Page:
From the archive: Emak Spa, Sol Spa, Piquadro – The Italian update

From time to time I check on previous investments how they performed and if they might be interesting again. I find  this a very efficient way to create potential (re)investment ideas as only relatively little effort is needed to get up to speed.

EMAK SpA

EMAK SpA was an Italian “special situation” investment I made in 2011 following an “italian style” capital increase in 2011 and then sold end of 2013 and early 2014 for a decent profit. Looking at the chart we can see that the timing of the sale was not that bad, as after a peak of around 1 EUR in early 2014, the stock is now trading ~30% below that price:

emak

Optically, EMAK looks very cheap now:

P/E 12,8
P/B 0,7
EV/EBITDA 7,0

The problem however shows clearly if we look at these numbers:

EPS BV/Share FCF/Share ROIC Operating Margin
30.12.2011 0,035 0,846 -0,050 5,1% 4,6%
28.12.2012 0,051 0,876 0,093 4,7% 6,0%
31.12.2013 0,063 0,911 0,167 6,3% 7,1%
31.12.2014 0,064 0,969 0,021 5,6% 6,8%
31.12.2015 0,054 1,021 0,055 6,1% 5,4%
2001-2010 avg 10,5% 9,9%

For some reason, EMAK never achieved their old margins and old returns on capital. It is also clearly that they need more and more capital just to keep their earnings stable.

Last year, EMAK made a rather large acquisition in Brazil. This is clearly a risky move, one needs to look if this plays out for them. In any case, despite the cheap valuation, I don’t think that EMAK is fundamentally an attractive investment.

SIAS SpA

SIAS Spa, the Italian toll road operator was another “Special situation” investment I sold in early 2014, after the “catalyst” had taken effect.

The stock chart looks slightly better than EMAK but not much: The stock trades almost exactly where I sold it more than 2 years ago:

sias

If we look at the same data as in EMAK’s case, we can see however that (with the exception of the on-offs), margins and returns have slightly recovered.

EPS BV/Share FCF/Share ROIC Operating Margin
30.12.2011 0,671 6,094 0,517 5,8% 26,1%
28.12.2012 2,181 7,580 0,198 6,7% 25,9%
31.12.2013 0,610 7,377 0,356 4,8% 24,3%
31.12.2014 0,629 7,342 0,856 4,6% 25,2%
31.12.2015 0,706 7,761 0,770 4,9% 26,7%
2001-2010 avg 7,2% 34,0%

Profitability is still lower than before the EUR crisis, but at least it looks like that they go into the right direction.

Interestingly, like EMAK, SIAS acquired in Brazil, too. They do have a quite detailed presentation on their website. The acquisition is interesting as they do have a good track record in South America, one of the reasons I bought back then was the fact that their Chilean assets were clearly not sufficiently valued in the then prevailing stock price.

 

The target is interestingly a listed Brazilian company and SIAS would own 20% of this entity, so it should be quite easy to track the success of this investment.

I do think that SIAS is on a good way. It should clearly benefit going forward from low interest rates as well. So I will put them back on my watch list. At prices below 8 EUR this could be interesting again.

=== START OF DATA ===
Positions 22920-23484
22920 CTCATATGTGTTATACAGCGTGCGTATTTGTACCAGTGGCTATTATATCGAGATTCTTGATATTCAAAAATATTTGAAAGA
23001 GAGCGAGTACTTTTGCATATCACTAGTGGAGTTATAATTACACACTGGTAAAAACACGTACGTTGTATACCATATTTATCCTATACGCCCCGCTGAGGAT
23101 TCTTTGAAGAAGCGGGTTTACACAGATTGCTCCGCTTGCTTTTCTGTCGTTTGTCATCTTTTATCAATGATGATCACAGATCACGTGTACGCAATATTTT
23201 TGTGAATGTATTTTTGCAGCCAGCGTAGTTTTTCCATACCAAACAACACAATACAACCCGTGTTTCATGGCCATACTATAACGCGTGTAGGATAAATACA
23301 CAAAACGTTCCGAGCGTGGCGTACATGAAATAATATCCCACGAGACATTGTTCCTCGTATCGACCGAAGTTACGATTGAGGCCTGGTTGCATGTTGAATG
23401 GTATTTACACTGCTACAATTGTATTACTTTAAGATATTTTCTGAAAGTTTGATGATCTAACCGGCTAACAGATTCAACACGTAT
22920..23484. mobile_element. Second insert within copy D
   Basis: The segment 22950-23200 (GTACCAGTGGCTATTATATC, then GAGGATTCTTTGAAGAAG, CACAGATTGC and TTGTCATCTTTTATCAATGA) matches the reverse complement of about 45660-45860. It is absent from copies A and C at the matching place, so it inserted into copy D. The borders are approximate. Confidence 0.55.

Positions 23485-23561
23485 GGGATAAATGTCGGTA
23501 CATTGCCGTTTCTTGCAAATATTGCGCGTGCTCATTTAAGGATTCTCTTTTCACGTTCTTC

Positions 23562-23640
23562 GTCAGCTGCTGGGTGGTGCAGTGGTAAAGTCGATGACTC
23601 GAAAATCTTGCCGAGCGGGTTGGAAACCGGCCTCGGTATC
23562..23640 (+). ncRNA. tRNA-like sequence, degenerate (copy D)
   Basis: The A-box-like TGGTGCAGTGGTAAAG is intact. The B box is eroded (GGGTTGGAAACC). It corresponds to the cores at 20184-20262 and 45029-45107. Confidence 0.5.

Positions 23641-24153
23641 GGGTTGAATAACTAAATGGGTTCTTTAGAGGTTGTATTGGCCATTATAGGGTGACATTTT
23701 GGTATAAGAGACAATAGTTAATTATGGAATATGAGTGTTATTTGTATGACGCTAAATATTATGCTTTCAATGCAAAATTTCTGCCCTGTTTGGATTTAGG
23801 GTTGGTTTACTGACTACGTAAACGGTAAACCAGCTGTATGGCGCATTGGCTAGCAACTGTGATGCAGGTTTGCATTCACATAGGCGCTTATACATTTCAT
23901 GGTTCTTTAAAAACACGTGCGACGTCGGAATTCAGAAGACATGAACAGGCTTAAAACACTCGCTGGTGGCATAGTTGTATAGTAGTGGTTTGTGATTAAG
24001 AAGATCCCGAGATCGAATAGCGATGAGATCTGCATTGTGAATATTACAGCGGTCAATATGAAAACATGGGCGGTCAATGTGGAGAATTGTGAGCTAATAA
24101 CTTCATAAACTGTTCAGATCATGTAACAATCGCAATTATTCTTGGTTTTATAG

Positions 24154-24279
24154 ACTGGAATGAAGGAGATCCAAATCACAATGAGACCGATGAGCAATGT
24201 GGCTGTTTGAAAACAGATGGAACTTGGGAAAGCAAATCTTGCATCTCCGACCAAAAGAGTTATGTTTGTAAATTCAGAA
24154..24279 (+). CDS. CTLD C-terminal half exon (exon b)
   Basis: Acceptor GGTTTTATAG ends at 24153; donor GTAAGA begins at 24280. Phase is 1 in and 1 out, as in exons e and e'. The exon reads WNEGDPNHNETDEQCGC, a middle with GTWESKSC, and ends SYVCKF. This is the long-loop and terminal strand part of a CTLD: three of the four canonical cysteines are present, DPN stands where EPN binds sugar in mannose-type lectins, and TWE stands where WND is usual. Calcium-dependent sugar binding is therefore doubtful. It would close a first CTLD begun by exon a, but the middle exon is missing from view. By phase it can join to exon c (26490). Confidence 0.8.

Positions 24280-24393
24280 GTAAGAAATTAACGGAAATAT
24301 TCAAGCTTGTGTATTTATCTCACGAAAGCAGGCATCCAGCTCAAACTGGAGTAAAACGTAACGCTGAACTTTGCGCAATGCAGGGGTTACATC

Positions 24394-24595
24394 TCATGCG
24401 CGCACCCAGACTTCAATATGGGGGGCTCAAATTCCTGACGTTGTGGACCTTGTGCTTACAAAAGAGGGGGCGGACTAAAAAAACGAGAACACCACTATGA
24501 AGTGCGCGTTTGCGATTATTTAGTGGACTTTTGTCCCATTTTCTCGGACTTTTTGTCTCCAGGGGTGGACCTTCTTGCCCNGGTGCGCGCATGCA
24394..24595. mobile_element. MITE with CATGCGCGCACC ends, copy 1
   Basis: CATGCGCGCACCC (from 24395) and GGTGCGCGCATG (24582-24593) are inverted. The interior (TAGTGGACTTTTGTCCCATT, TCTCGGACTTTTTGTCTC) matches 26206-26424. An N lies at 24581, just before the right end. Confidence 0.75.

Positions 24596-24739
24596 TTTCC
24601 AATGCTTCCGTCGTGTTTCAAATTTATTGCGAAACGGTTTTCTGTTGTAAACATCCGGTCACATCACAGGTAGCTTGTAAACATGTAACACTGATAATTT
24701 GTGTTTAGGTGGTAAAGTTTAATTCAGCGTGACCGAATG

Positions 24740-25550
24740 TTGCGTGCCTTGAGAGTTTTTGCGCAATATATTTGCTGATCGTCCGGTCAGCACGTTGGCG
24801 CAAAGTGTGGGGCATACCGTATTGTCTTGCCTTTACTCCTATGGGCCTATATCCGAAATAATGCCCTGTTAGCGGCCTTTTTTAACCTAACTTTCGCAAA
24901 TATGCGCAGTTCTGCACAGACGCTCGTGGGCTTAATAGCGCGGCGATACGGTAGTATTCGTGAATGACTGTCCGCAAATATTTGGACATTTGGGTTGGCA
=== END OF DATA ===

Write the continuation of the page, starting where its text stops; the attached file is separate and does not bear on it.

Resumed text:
Sol Spa

Sol Spa was a “normal” Value investment also sold in early 2014 at around 6 EUR per share.

In contrast to EMAK and SIAS, Sol however kept going up nicely:

sol spa

Looking again at the numbers, at first sight it is not clear why Sol performed so much better and is trading at a 23x trailing P/E and 1.7 times book value:

EPS BV/Share FCF/Share ROIC Operating Margin
30.12.2011 0,343 4,017 0,011 8,0% 10,8%
28.12.2012 0,320 4,171 0,023 7,1% 9,7%
31.12.2013 0,238 4,228 0,088 5,2% 9,0%
31.12.2014 0,322 4,505 0,307 5,9% 9,7%
31.12.2015 0,358 4,884 0,068 5,4% 9,7%
2001-2010 avg 2,9% 10,7%

Returns on capital clearly decreased although operating margins remained quite stable.

So why is the stock doing so well ? If we look back to the first post, we can see that Sol Spa is actually a tale of 2 companies: A struggling local Italian Industrial Gas company and a rapidly expanding Pan-European healthcare player.

Back in 2010 the healthcare business had around 220 mn Sales and 31 mn operating profit, the traditional business had 331 mn sales and 29 mn OP.

In 2015 however, the technical gases had sales of 370 mn with an OP of 23 mn, whereas the Healthcare segment showed 350 mn revenues and 42 mn OP. So in 5 years the healthcare segment grew by 50% in sales and 1/3 in OP which is very remarkable.

In Sol’s case it seems that people really understand the attractiveness of this rapidly growing segment, which at some point in time will simply outgrow the “bad” business. Clearly, in Sol’s case I was not patient enough as this was not exactly a secret. At current prices I still think Sol is expensive but maybe a will do a similar post in 2 years time….

Piquadro

Piquadro, the manufacturer of technical bags was an investment I bought early but then sold in 2012 because I identified some structural problems, especially with regard to their wholesale sales channel and results started to deteriorate.

Since then, not much happened.. Profits dropped by -50% and pretty much stayed there. They will release figures for FY 2015/2016 in a few days, but I do not expect very positive numbers.

Looking at the stock chart it is interesting that for some reason the stock went up a lot in 2014, but now is lower than in 2012:

pq

Overall, I think their problem is still that they are not a first tier brand and will have a very hard time to earn the margins the had under the old wholesale business model which doesn’t really work anymore.

 

 

 

 

 

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